My sister Emily and I had a really long phone conversation a couple weeks ago that’s been popping in and out of my mind ever since. In between deep and heartfelt discussions about boys, family matters, the Kon-Mari method, and friends, we ended up discovering that we’re the same Myers-Briggs personality type, INFJ.

For some reason, this surprised me. I guess I’ve always thought that Em and I are polar opposites, but talking for nearly two hours made me realize that we’re fundamentally similar in a lot of ways I never perceived. Meems informed me that INFJs are the rarest personality type per the Myers-Briggs assessments, comprising anywhere from 1-3% of the overall population (stats vary, sources here and here).

While I don’t put a concrete amount of credence in any personality test or metric, I do think there are things that can be learned from being aware of how I supposedly perceive and interact with the world. I’ve been doing a lot of thinking and reading about INFJs primarily because I always kind of go on a self-improvement kick this time of year. Call it spring-cleaning for the soul, if you will. Some choice quotes or traits:

From here: “(INFJs) tend to be perfectionists who fear they aren’t living up to their potential. INFJs can always list the things they’ve left undone but have a hard time counting their accomplishments.”

Me: Um, hi. Anyone who knows me knows I am the queen of to-do lists and I don’t half-ass. I’ve been known to beat myself up for things I’ve said, done, or failed to do, literally years after the event or incident in question took place. Along with that, I’m reluctant to discuss my own achievements or accept when I’ve done well/deserve praise/should give myself some credit. It’s a double-edged sword I fall on way too regularly.

Also from here: “When INFJs move into their extroverted mode, as they sometimes do, they can express a range of emotions and opinions quite effectively as they have excellent verbal skills. However, they tend to be cautious about revealing their positions. Like other feeling-judging types, they frequently feel caught between the desire to express their opinions and their reluctance to offend people. Some INFJs vent their private feelings to a few trusted friends. The friends are chosen with care, and the relationships are usually characterized by affection and trust.”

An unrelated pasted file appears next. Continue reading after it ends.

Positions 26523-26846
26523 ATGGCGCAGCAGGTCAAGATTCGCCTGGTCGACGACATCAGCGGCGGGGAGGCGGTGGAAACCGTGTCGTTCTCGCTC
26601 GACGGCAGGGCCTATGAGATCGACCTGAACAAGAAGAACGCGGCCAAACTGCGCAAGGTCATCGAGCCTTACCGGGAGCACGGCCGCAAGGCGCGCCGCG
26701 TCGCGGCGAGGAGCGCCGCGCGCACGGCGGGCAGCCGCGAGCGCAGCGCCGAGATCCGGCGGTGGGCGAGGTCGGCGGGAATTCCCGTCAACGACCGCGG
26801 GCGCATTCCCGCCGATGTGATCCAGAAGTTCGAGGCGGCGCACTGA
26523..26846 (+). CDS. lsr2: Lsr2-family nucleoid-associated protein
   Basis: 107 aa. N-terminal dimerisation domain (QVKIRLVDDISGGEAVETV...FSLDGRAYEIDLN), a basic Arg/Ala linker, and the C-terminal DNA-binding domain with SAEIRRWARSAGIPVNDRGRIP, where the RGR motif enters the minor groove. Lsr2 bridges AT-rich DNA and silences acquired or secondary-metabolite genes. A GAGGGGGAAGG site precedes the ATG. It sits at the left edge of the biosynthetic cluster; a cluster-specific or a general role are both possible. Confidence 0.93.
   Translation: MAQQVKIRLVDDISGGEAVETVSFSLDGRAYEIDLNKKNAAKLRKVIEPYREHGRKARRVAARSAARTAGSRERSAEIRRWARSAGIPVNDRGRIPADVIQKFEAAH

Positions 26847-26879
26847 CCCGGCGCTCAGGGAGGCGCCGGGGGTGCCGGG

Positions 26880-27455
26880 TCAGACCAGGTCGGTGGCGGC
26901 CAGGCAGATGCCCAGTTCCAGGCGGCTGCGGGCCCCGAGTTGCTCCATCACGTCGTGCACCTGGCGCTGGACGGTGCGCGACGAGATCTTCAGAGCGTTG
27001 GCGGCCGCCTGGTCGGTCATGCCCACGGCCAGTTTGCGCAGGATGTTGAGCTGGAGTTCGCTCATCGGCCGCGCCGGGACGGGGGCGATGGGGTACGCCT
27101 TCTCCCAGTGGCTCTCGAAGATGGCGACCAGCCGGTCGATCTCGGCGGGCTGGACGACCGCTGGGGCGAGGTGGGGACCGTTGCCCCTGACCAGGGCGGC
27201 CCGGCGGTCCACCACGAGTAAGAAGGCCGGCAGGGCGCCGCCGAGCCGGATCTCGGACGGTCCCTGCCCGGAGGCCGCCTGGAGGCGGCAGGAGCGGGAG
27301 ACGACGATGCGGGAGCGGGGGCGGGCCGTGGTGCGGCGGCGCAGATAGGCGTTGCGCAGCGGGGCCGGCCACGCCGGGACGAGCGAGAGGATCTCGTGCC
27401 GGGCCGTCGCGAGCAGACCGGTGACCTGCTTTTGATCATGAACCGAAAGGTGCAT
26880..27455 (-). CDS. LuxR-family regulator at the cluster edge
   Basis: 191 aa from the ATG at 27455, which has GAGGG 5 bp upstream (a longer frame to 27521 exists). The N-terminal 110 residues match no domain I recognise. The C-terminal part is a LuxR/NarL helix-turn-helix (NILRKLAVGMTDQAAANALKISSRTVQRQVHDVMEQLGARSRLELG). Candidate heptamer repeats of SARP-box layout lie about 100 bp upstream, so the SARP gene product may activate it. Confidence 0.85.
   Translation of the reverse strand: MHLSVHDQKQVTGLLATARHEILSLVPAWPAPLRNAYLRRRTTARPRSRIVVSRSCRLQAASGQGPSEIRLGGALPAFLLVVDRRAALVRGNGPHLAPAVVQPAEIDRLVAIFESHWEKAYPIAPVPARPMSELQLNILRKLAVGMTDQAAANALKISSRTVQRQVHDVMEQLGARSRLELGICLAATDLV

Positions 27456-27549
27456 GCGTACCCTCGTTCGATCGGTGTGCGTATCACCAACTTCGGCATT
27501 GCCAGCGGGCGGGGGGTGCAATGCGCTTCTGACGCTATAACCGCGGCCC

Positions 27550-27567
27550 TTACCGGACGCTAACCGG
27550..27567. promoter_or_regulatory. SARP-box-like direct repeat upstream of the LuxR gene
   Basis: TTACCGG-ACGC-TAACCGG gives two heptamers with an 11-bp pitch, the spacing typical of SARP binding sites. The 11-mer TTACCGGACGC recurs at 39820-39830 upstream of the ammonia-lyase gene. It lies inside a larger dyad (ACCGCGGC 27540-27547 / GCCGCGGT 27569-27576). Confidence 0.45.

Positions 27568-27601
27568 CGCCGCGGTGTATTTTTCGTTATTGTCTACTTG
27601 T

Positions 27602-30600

Me: One hundred percent accurate. I’ve had formidable communication skills since I first learned to talk (way early). These days, between writing here and elsewhere for fun, teaching trainings and writing policies at work, and starting to take on more active external leadership roles in the community, I’ve gained credibility and position almost completely through my ability to verbalize effectively. That said…I’m really hesitant to truly confide in people or to pick a side and stick to it publicly. I don’t discuss religion, politics, sex, or money with pretty much anyone, and I can count the people I share personal details with on one hand.

From here: “(There) is something of a conflict between the inner and outer worlds, and may result in the INFJ not being as organized as other Judging types tend to be. Or we may see some signs of disarray in an otherwise orderly tendency, such as a consistently messy desk.”

Me: My mom once described my mode of existence as “organized disarray.” To outside observers, my desk at work or through school, or my closet or personal files, appear chaotic and completely entropic. That said…I can find what I need anywhere within moments. I blame the fact that I tend to get abstracted; turns out I can blame being an INFJ instead.

From here: “INFJs are deeply concerned about their relations with individuals as well as the state of humanity at large. They are, in fact, sometimes mistaken for extroverts because they appear so outgoing and are so genuinely interested in people -- a product of the Feeling function they most readily show to the world. On the contrary, INFJs are true introverts, who can only be emotionally intimate and fulfilled with a chosen few from among their long-term friends, family, or obvious "soul mates." While instinctively courting the personal and organizational demands continually made upon them by others, at intervals INFJs will suddenly withdraw into themselves, sometimes shutting out even their intimates. This apparent paradox is a necessary escape valve for them, providing both time to rebuild their depleted resources and a filter to prevent the emotional overload to which they are so susceptible as inherent ‘givers.’”

Me: Reading this gave me goosebumps. Lately I’ve been feeling really off in some aspects of life and friendships, and the way the article identified that as being “depleted” resonated deeply with me. I often feel like I end up being the one who gives and gives, but when I get tapped out I retreat almost completely and with very little explanation as to why I do so. It’s something I’ve always struggled with, but it’s so true…I do care deeply about the people around me and sometimes that becomes just too much when it doesn’t feel reciprocated. See here for a vintage Minneapoliz rant on pretty much this topic exactly.

Bottom line: I blame Emily for forcing me to identify, research and accept that I’m part of the 1%...of INFJs in the world. Knowing all this, I think it’s easier to work around some of the less positive aspects of the personality type, and to embrace the great things about officially being weird.

If you’re curious about Myers-Briggs, go here for more info. Online assessments here, here, and here. Have fun, let me know if you're an INFJ and let's empathize!